COMP60011 : Future Multi-Core Computing

MSc Module part of Taught Postgraduate Programmes

Course Lecturers: Prof. Ian Watson and Dr. Mikel Lujan
Demonstrators:Paris Yiapanis and Demian Rosas


Dual-core and Quad-core processors are now becoming commonplace as circuit limits are reached which prevent further performance gains from simple clock-speed increases. Major industrial projections expect processors with hundreds of cores within a few years. But, current hardware architectural approaches are not applicable to the scale of these future processors. In addition, programming techniques, required to write general purpose parallel programs to make effective use of these systems, are regarded as inadequate. These are therefore very active research areas and there are a number of different but inter-related directions being explored. The purpose of this course unit is to study that research by a combination of directed reading and practical experimentation with state-of-the art multi-core hardware, simulators of research systems and novel language implementations.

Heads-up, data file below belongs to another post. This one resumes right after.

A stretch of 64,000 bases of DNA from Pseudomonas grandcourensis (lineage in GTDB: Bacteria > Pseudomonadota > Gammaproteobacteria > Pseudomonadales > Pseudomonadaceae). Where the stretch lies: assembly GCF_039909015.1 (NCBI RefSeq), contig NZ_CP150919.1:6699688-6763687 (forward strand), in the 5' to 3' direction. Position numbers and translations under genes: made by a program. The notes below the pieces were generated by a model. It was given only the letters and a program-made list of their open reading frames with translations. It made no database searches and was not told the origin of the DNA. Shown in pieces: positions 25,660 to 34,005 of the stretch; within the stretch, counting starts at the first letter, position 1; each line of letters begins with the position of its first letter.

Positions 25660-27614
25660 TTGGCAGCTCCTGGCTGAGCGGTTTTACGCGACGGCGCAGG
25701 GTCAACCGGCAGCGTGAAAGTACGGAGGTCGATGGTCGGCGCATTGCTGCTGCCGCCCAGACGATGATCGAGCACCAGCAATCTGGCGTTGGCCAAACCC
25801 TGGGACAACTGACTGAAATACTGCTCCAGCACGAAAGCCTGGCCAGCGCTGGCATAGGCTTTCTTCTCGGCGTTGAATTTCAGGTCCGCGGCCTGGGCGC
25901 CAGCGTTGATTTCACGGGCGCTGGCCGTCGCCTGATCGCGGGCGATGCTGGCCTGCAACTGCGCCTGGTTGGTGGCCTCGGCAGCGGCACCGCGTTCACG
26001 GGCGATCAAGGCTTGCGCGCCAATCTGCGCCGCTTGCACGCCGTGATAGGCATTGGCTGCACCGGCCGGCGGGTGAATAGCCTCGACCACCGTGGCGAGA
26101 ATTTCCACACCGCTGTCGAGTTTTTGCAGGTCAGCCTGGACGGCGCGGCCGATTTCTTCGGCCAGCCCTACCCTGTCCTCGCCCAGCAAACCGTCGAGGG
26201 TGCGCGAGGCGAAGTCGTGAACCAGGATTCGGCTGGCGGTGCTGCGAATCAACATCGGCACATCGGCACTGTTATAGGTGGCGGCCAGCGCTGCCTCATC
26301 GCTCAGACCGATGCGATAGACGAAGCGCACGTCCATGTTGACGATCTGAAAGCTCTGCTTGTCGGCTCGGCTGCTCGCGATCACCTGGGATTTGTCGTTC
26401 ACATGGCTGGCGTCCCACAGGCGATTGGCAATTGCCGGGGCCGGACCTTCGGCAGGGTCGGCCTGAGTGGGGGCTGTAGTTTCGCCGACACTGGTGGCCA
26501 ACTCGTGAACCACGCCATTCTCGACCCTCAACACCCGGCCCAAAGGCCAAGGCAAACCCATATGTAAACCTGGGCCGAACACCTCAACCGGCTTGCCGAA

Is this course right for you?

We aim to study the technological issues which will determine both the future hardware architecture and the programming techniques which will be necessary to extract performance from multi-core processors. We will examine the limitations of current approaches and study in detail those areas of research which are most likely to provide solutions.

You will enjoy this course if you are interested in either computer architecture, systems software, concurrency or in doing research. The labs will require that you are competent in Java.